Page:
"Paper Bag Canyon" and ice caves Landscape Images by Erin Sullivan

Photographer Explores the World From Her Apartment

Erin Sullivan, a Los Angeles-based photographer, has found a new way to satisfy her love for exploration while under a stay-at-home order due to the coronavirus pandemic. 

Her last photo series, “Our Great Indoors,” reveals some of Sullivan’s wild creativity.

In it she constructs beautiful landscapes from objects found throughout her apartment such as pancakes, pillows, and raincoats. 

Erin Sullivan

“I was asking myself how I can stay creative and how I can stay connected to the outdoors and travel -- to these things that have been so important to my growth and the growth of my community” 

Sullivan channeled her inner child while creating this series of photographs, especially “Tinfoil Lake”.

It was inspired by summers spent fishing with her grandfather.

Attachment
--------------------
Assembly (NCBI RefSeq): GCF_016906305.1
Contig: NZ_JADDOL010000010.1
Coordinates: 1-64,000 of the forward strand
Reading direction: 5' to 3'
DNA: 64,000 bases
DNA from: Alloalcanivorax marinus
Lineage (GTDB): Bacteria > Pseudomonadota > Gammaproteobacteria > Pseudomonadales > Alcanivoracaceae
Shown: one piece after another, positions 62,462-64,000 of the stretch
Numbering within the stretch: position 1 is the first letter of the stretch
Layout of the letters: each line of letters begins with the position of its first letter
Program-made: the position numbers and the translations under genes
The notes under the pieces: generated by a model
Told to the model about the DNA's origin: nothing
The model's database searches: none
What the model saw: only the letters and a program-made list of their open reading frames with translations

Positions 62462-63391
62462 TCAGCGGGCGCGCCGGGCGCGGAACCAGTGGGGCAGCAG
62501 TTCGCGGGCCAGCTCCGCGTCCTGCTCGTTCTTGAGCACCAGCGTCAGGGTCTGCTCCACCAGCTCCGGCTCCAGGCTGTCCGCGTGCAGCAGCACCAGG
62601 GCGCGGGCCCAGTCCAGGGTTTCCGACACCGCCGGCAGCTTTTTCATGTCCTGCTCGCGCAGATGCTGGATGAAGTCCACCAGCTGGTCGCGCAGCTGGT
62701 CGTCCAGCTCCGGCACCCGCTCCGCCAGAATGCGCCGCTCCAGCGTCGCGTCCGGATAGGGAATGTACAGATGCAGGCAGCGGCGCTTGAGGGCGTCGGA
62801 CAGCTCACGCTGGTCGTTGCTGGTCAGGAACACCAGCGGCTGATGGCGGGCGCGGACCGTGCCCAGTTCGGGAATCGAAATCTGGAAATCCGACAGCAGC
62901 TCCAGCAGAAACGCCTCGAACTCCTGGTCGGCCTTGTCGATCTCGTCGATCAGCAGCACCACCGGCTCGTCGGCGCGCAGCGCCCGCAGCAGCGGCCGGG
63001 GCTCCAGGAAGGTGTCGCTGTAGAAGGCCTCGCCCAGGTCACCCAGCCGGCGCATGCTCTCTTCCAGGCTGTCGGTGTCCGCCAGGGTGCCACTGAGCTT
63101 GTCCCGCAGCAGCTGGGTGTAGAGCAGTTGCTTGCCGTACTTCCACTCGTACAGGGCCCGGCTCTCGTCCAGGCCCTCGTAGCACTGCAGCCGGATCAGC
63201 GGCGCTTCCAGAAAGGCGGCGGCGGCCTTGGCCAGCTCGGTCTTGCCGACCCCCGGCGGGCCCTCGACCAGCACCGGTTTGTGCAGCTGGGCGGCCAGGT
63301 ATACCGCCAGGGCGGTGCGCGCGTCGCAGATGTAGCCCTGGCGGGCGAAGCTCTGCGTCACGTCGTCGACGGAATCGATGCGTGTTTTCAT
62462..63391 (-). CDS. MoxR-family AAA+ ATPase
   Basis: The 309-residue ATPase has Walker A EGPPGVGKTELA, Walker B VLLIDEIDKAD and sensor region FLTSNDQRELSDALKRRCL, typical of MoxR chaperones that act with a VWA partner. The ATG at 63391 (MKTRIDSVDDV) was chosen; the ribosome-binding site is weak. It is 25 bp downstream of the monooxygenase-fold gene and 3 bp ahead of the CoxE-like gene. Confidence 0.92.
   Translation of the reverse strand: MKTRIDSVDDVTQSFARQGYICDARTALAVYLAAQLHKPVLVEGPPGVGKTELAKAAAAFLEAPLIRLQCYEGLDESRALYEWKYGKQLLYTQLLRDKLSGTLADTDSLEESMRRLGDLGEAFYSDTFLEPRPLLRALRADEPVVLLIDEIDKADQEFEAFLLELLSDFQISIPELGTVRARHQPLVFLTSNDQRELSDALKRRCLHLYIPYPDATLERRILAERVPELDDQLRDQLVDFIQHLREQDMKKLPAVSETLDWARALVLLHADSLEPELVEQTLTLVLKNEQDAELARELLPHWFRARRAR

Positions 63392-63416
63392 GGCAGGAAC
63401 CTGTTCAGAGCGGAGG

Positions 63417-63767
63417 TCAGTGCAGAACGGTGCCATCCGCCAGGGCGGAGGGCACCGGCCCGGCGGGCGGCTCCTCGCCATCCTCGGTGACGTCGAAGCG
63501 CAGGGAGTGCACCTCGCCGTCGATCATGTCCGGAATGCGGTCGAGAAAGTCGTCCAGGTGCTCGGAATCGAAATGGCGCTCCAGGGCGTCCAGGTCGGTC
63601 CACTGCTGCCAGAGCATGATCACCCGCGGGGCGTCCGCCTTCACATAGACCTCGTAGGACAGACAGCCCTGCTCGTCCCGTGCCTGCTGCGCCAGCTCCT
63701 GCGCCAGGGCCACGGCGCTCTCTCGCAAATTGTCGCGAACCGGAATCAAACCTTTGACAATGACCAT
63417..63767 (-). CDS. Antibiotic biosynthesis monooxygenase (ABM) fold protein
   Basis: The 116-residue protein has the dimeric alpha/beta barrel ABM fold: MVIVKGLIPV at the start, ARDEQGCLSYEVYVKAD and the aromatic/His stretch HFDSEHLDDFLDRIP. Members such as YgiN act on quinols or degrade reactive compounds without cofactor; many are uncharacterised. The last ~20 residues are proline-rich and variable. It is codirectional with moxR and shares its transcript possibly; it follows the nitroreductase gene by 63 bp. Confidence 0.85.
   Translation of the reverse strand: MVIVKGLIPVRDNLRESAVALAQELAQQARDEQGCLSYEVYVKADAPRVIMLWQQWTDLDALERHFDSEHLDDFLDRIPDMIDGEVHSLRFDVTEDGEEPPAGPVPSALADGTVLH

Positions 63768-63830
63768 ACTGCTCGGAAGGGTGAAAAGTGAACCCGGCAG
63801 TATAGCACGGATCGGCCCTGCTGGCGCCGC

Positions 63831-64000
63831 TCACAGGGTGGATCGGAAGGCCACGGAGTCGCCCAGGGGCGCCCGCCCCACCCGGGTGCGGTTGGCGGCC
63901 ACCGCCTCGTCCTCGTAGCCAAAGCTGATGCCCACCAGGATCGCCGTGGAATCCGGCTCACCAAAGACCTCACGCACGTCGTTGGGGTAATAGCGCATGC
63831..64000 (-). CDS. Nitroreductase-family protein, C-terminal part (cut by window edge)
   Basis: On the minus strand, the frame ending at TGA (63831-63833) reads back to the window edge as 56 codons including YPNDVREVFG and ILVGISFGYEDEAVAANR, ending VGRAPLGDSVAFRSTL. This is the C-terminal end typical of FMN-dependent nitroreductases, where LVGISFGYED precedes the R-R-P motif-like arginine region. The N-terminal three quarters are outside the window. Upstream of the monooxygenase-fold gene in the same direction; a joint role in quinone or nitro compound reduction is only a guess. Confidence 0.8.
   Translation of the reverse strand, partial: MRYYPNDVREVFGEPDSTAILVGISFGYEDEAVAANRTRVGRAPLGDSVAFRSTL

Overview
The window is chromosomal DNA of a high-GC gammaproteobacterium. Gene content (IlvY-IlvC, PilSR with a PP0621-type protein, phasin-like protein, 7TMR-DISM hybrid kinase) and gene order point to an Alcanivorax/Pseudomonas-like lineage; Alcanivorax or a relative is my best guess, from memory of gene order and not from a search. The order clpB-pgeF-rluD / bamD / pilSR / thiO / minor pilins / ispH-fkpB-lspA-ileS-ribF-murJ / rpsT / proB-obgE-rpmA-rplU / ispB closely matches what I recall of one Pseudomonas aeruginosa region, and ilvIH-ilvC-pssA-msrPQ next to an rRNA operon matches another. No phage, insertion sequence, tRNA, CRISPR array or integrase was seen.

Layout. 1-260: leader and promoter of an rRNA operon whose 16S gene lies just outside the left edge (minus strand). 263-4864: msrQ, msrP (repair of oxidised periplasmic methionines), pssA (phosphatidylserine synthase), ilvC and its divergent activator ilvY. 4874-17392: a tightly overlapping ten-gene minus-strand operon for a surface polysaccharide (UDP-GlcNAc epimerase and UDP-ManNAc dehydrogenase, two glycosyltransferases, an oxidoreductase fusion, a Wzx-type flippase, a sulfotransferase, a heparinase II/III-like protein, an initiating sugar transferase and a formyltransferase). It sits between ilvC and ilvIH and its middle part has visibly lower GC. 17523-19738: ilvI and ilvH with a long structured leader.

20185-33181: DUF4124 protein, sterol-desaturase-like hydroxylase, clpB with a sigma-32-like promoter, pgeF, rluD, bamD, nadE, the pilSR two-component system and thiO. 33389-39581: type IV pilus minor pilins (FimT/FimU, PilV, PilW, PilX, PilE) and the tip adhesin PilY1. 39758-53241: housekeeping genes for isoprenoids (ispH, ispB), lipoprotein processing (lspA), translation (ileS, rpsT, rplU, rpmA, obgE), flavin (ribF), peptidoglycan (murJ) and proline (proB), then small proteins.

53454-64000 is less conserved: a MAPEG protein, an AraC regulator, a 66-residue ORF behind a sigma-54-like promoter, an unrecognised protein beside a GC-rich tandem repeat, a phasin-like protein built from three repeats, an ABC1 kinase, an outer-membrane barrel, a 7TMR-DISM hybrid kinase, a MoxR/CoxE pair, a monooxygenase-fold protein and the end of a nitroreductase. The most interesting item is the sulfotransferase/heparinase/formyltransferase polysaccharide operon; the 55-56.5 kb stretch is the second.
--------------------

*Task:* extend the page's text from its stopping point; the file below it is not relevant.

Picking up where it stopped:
The photo was constructed with tinfoil, a toothbrush, and a lamp under a sheet.

While brainstorming adventure scenes, Sullivan draws upon memories of the places she has visited. As a travel photographer, Sullivan has a lot of inspirations to work from. 

While creating "landscapes" in her home, she emphasizes how the environments make her feel rather than how they appear in person.

An important inspiration for Sullivan is New Zealand. She spent months living out of her car and working on farms to photograph iridescent glow worm caves.

In her ode to New Zealand, she repurposed tin foil, a smart light bulb, rose quartz and rain jackets to build her "Glowing Gore-Tex Cave" scene.

 Erin Sullivan

Erin Sullivan

Sullivan has found great success through her photography series. Many other photographers have found creative ways to cope with the pandemic. 

Some photojournalists have taken to streets to document the pandemic and others capture how the everyday lives of Americans are changing. 

Nashville-based photographer Jeremy Cowart has developed a series in which he captures people that have been geographically separated by Covid-19.

Many similar projects have come up, such as Roger Hoovers's "porch portraits" of his community.

*partially sourced @ edition.cnn.com